Jay Strader, Michigan State University, James Marshall, University of Sheffield, Alex Copley, University of Cambridge, Warren McNabb, AgResearch
Part of the show Tricks of the Mind
Two’s company for black holes
Large collections of stars known as globular clusters were previously thought to contain, at most, one large black hole at their centre. Now it appears they may have company, in the form of a companion black hole.
Researchers at Michigan State and Northwestern Universities set out to find intermediate mass black holes (1000 times the mass of the Sun).
Jay Strader, a co-author on the paper published in Nature, explained the new techniques used to find them:
Jay - All of the other known stellar-mass black holes in our Milky Way have been found through x-rays, and these are the first ones that have been found through radio, and that sort of indicates this might be a new way of finding black holes.
Previous theories suggested that all black holes bar the largest one would be ejected from the globular cluster. Instead, it appears that the ejection process is less efficient than thought, leaving two or, depending on how inefficient the ejection is, as 100 more black holes in a globular cluster.
Dr Strader summed up the work:
Jay - With this finding, globular clusters have sort of gone from one of the worst places to look for black holes in the galaxy to potentially one of the best places.
Do android bees dream of electric flowers?
To develop a fully-functioning artificial model of a bee’s brain, researchers at the Universities of Sheffield and Sussex have been given 1 million pounds funding by the EPSRC.
The group plan to use so-called “GPU accelerators” that are more often found in the graphics cards of home PCs. Using these they will be able to efficiently perform the huge number of calculations needed to simulate the brain of a bee on a standard desktop PC, rather than on an expensive supercomputer.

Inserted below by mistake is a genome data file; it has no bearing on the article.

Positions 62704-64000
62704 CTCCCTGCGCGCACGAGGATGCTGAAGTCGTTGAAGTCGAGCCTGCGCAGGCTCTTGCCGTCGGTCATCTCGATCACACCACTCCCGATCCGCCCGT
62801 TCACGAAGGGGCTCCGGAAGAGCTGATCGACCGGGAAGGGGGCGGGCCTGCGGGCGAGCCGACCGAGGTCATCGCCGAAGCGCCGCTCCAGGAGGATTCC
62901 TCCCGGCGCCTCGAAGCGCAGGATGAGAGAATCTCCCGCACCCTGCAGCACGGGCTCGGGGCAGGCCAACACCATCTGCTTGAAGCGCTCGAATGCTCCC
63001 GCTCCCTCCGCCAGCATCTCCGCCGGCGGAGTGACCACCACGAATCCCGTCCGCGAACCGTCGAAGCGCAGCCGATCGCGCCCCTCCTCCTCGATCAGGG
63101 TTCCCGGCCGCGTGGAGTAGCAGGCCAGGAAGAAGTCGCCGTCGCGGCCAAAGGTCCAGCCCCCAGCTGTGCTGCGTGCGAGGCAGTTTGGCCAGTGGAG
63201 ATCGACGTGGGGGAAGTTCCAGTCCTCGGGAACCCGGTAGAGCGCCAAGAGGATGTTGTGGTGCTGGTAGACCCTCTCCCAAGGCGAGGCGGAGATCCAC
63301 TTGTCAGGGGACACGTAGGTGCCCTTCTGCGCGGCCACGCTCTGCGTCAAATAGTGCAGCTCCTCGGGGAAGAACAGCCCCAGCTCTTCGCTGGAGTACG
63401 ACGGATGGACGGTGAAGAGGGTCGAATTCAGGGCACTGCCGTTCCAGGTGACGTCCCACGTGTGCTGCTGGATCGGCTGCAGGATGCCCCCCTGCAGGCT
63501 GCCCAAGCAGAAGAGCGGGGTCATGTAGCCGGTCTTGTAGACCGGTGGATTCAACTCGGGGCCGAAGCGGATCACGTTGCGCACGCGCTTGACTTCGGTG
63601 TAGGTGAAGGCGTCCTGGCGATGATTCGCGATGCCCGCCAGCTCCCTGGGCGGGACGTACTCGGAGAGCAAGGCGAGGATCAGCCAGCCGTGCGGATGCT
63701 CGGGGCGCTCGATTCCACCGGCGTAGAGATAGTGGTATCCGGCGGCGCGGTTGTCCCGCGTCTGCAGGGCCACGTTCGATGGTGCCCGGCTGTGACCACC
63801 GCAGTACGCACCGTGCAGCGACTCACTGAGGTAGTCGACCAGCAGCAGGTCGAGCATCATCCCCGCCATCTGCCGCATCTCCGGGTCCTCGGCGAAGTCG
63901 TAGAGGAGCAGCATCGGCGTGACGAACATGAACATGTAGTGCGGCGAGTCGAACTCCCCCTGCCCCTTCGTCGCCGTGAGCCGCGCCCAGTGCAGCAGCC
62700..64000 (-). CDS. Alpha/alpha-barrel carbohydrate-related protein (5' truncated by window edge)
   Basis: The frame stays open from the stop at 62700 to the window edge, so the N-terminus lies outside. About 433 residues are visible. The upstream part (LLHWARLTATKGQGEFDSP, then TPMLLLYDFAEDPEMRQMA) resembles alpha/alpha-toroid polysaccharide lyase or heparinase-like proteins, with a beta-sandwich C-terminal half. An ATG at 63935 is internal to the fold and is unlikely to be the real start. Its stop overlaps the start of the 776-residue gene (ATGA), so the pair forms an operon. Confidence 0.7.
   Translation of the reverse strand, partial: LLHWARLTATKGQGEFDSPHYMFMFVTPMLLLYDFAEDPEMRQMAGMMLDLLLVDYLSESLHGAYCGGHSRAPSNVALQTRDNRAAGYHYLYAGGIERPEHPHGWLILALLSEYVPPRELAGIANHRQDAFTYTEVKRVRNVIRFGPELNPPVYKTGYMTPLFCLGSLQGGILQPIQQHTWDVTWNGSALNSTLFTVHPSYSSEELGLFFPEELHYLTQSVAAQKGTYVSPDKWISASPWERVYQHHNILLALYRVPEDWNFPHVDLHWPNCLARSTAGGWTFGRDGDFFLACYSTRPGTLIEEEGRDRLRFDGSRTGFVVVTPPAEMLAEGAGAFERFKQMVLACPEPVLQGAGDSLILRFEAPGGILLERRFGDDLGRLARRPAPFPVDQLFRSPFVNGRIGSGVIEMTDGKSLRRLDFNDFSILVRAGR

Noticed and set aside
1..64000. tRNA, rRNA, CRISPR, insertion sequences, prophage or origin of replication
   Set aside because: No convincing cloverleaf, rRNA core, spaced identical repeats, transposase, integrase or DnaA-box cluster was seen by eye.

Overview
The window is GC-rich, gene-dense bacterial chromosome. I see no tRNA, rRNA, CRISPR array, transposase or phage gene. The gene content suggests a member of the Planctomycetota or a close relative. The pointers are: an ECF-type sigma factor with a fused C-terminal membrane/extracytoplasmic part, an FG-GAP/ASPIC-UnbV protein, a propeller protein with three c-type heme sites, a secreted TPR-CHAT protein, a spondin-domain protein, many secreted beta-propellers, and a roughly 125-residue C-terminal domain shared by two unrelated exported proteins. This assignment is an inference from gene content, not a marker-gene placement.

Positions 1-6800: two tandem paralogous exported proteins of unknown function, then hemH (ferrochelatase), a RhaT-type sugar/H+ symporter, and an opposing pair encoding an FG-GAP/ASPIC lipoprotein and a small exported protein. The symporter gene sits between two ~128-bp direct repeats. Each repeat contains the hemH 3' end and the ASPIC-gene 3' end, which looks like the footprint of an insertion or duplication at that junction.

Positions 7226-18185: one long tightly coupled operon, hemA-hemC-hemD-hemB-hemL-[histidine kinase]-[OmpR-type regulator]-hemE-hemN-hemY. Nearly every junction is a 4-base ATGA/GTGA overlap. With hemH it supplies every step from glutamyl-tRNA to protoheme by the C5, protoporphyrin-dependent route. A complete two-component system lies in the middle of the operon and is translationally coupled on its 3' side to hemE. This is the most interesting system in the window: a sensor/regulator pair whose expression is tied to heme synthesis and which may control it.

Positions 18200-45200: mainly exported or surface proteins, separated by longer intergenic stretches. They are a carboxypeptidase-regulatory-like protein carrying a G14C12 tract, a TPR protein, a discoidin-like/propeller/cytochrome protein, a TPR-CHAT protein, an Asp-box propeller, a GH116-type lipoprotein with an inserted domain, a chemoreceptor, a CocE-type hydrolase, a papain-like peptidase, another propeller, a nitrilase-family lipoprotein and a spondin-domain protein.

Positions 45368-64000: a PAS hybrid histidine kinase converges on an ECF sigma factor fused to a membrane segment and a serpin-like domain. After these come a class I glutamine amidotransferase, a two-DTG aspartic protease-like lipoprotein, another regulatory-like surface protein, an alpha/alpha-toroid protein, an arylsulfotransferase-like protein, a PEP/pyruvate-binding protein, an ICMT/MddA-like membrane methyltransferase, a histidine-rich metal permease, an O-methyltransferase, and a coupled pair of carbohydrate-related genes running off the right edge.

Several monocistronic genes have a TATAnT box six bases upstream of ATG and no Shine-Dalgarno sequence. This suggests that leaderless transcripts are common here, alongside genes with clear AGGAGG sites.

This work could lead to vastly improved artificial intelligences, artificial pollinators and autonomous flying robots.
Dr. James Marshall, from the University of Sheffield, explained the challenges the project presents:
James - So, the really big challenges are, understanding the neuroscience of honeybee, so a lot of work on that has already been done by our collaborators in Toulouse and by other labs around the world. And then the big challenge will be, we have a lot of computing power, but squeezing a description of quite a lot of the bee brain onto a computer and then simulating it so it actually runs in real-time, sufficiently fast to control a flying robot. That will be the other big technical challenge.
New technique has seismologists quaking
The conditions at a fault line during an earthquake have been created in a laboratory more realistically than ever before by scientists at the University of Oklahoma, publishing in Science.
In a real earthquake, a finite amount of energy is abruptly applied to a rock fault and the rock composition of the fault determines how long the fault moves or slips for.
To mimic this process, the researchers created a machine that abruptly transferred energy from a spinning fly-wheel to a rock sample. This meant the duration of the experimental fault movement was determined by the rock composition, as in a real earthquake.
In previous studies, researchers had only controlled the velocity of the fault movement by applying energy continuously.
Dr. Alex Copley, a lecturer in the Department of Earth Sciences at the University of Cambridge and not involved with the study, commented on the improvements the new machine makes on previous work:
Alex - Previous attempts to produce laboratory earthquakes have been hampered by not being able to produce the kind of large displacements in rapid times that you see in real earthquakes. So, we’ve had a hole in our understanding of the earthquake physics. By creating this new machine, these people have been able to simulate the kind of motion on faults over the kind of times that we see in earthquakes themselves, which have let us learn about what is controlling how the fault behaves during the earthquake and the variations in the strength of the rocks as the earthquake is progressing.
Hypo-allergenic cow’s milk
Hypoallergenic milk has been produced from a genetically-modified cow by researchers in New Zealand.
Some infants are allergic to a milk protein called beta-lactoglobulin or BLG, which is found in milk from cows but not from humans.
The group, from AgResearch and the University of Waikato, used a technique called RNA interference that stopped the BLG being produced by suppressing the expression of the genes involved in BLG production.
The modified genetic code was implanted into a cow egg, and a healthy, female calf was born, which produced milk that was high in protein and very low in BLG.
Prof. Warren McNabb, Research director at AgResearch, explained the major step the group have taken:
Warren - It’s an important discovery from a point of view of the technology works in large animals. So, other organisations could pick up on this type of work, and go down this route themselves.
And that work as published in the journal PNAS.